Seeming to set the stage for a quit attempt was the theme of health and well-being. It is well known that women Veterans struggle with health and well-being: surveys of physical health factors demonstrate that Veterans have significantly lower health scores than civilians . In addition, women Veterans have lower levels of social support than their male counterparts , and higher rates of mental health conditions compared to male Veterans (particularly non-post traumatic stress conditions) . Poorer physical and mental health combined with lower levels of social support, lead to a distinct disadvantage that women Veterans have with regards to this baseline theme.
The themes of addiction and optimism tied closely to one another. The divide between addiction and habit is unsurprising: historically, public health officials considered smoking as a habit that only needed strong will-power to overcome . While healthcare officials have worked to overcome this historical viewpoint and promote purposeful treatment, two women in this study specifically noted that they could overcome their smoking with will power. One woman even referenced her primary care provider echoing that sentiment. A key tenant of the 2008 Treating Tobacco Use and Dependence Clinical Practice Guideline is recognizing that tobacco use is a chronic disease, necessitating dedicated treatment . Women who took purposeful steps to treat their tobacco use had a more positive outlook when discussing their quit attempts. An analysis of the Women’s Health Initiative project investigated the link between optimism and smoking cessation. While optimism did not predict smoking cessation after controlling for socioeconomic factors, the authors felt that socioeconomic factors and optimism were strongly linked. When socioeconomic factors and demographic covariates (also frequently linked to socioeconomic factors) were taken out of the model, higher optimism scores did predict higher rates of smoking cessation .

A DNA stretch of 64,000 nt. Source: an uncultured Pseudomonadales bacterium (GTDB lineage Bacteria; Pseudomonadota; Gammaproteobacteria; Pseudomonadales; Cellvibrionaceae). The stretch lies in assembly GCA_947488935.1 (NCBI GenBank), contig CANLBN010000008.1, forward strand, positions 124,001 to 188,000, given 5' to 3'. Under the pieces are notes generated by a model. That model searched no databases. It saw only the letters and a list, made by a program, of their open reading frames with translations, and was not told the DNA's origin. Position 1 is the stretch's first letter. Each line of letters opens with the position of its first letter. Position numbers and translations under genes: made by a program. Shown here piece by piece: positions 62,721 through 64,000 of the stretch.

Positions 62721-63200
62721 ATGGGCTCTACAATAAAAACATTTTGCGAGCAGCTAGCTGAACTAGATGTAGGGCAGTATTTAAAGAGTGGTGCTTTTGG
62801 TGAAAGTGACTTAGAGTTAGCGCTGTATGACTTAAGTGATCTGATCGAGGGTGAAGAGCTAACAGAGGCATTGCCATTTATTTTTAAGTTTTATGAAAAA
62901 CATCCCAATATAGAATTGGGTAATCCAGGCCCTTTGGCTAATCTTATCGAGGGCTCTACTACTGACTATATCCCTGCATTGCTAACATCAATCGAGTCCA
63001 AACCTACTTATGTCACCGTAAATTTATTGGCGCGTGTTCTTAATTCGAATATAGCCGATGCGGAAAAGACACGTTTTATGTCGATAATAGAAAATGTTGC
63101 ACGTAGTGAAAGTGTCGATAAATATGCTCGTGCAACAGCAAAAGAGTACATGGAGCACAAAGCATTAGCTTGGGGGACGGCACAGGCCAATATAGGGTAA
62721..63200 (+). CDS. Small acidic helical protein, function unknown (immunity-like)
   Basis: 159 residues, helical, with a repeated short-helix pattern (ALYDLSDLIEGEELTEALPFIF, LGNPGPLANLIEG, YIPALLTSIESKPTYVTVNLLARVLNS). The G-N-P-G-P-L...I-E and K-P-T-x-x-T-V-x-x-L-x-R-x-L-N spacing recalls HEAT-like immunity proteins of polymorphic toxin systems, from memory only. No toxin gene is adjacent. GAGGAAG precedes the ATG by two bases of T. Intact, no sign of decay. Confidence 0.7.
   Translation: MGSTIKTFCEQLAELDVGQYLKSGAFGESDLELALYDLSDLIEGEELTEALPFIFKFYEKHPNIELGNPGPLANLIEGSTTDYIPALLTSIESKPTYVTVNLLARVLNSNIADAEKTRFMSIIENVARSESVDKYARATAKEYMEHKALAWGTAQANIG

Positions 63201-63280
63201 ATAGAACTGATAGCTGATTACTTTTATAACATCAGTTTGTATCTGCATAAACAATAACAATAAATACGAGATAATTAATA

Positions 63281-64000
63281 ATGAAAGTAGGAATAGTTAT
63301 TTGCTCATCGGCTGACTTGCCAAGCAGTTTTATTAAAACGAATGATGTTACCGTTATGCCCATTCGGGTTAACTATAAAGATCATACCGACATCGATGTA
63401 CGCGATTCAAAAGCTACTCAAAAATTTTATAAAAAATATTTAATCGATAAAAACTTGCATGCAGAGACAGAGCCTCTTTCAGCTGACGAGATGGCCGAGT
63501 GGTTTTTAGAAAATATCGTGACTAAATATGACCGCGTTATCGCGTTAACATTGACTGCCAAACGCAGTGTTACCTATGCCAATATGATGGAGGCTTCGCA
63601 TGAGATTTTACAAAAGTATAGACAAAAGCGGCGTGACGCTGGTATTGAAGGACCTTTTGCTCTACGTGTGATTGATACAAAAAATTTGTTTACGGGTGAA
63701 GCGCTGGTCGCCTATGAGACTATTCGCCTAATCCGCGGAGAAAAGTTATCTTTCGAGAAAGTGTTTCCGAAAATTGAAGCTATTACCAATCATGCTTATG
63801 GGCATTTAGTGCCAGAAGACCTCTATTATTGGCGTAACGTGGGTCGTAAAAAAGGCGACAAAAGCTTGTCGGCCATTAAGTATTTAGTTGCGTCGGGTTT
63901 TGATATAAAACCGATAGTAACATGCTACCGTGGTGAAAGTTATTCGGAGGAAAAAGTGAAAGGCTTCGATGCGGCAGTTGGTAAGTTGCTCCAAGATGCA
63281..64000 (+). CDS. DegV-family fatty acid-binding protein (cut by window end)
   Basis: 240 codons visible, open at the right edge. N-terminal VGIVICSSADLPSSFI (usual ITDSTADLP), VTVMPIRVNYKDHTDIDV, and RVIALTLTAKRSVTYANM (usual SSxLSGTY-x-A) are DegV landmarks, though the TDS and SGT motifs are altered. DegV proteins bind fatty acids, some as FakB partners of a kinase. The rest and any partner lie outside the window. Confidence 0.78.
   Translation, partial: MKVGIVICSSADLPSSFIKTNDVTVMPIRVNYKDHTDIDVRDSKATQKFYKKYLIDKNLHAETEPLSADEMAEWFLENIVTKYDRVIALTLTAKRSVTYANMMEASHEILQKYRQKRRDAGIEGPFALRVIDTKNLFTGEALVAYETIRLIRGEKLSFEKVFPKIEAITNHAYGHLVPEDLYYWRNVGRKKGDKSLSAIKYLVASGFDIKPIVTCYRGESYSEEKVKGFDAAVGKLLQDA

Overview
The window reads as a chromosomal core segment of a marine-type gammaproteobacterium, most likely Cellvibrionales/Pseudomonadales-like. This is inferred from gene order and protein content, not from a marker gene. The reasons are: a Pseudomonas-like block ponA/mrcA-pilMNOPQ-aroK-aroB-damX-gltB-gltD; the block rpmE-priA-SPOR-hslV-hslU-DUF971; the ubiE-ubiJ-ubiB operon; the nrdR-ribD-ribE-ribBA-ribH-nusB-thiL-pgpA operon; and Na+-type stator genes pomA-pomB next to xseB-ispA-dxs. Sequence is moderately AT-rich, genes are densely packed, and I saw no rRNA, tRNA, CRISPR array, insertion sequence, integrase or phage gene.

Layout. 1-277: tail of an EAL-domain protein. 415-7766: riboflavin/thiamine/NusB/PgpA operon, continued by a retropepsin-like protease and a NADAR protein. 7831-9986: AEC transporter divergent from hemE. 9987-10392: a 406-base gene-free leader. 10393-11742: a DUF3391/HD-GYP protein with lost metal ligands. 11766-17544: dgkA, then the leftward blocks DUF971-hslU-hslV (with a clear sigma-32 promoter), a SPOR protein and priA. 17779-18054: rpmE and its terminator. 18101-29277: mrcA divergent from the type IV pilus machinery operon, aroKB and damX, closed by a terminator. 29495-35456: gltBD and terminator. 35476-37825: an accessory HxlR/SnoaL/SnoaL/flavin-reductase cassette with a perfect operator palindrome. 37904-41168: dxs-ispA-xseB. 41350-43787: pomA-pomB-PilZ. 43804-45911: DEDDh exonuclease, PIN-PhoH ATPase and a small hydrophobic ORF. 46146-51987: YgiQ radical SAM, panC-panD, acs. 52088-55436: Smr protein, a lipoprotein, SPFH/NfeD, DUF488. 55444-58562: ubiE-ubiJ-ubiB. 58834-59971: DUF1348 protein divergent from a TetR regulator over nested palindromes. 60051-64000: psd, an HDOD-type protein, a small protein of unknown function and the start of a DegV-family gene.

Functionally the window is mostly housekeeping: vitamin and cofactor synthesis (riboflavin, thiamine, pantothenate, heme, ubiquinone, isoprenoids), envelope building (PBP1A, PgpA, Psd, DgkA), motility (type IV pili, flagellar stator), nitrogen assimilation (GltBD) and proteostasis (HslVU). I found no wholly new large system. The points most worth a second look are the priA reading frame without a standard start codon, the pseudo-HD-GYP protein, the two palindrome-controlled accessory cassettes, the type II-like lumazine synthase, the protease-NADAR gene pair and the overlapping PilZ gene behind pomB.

The final theme, resilience, tied in closely with the other themes and influenced women Veterans’ perceptions about quitting smoking in the future. The sentiments of guilt, frustration, and disappointment in the setting of lapses echoed by women in this study are consistent with the abstinence violation effect theory characterized by Marlatt , and it has been demonstrated that diminished self-efficacy is a driver of relapse in smokers trying to quit . Compounding this is the military culture of teamwork, and not letting team members down, potentially magnifying these findings.
These themes and the patterns that were observed with respect to successful and unsuccessful quit attempts, may help illuminate areas to further investigate in efforts to help women Veterans quit smoking. There are limitations to this pilot study. Primarily, this was a small sample from a defined population, in one geographic area. Consequently, no causation or correlation should be ascertained from this study with respect to the patterns observed. While no information was gathered on participant backgrounds or their tobacco use patterns, this qualitative project intended to elicit an understanding of the particular lived experiences of these women Veterans. The authors particularly wanted to maintain anonymity of the participants, but also wanted to refrain from making over-reaching conclusions regarding patterns emerging from participant background information or tobacco use patterns. Further studies are needed to confirm whether these particular themes are generalizable to larger, more heterogeneous populations. Due to the limited initial response rates, a small stipend was offered to those women who completed an interview. This compensation may have biased the types of participants who responded; socioeconomically disadvantaged individuals are more likely to smoke and have a harder time quitting . Some interviews were conducted over the phone, if the participant was unable to travel to conduct the interview in person. While concern may arise about different interview techniques dependent upon interview modality, the authors felt that availing a telephone interview avoided a more substantial bias against participants limited in their means to travel. The VA Hospital where interviews took place serves patients from 20 counties, spanning two states, so some patients face a significant commute in to the VA Hospital. There were no substantial trends or changes in themes from women interviewed over the phone versus in person. Finally, there was a trend noticed that some women called the study telephone line and clarified that they had quit smoking with respect to the letters received. Despite best efforts to enroll both smokers and former smokers, recruitment letters may have been interpreted as recruiting only smokers. Despite these limitations, if these results are replicated in a larger, more heterogeneous population, these themes could inform future clinical changes to help women Veterans quit smoking.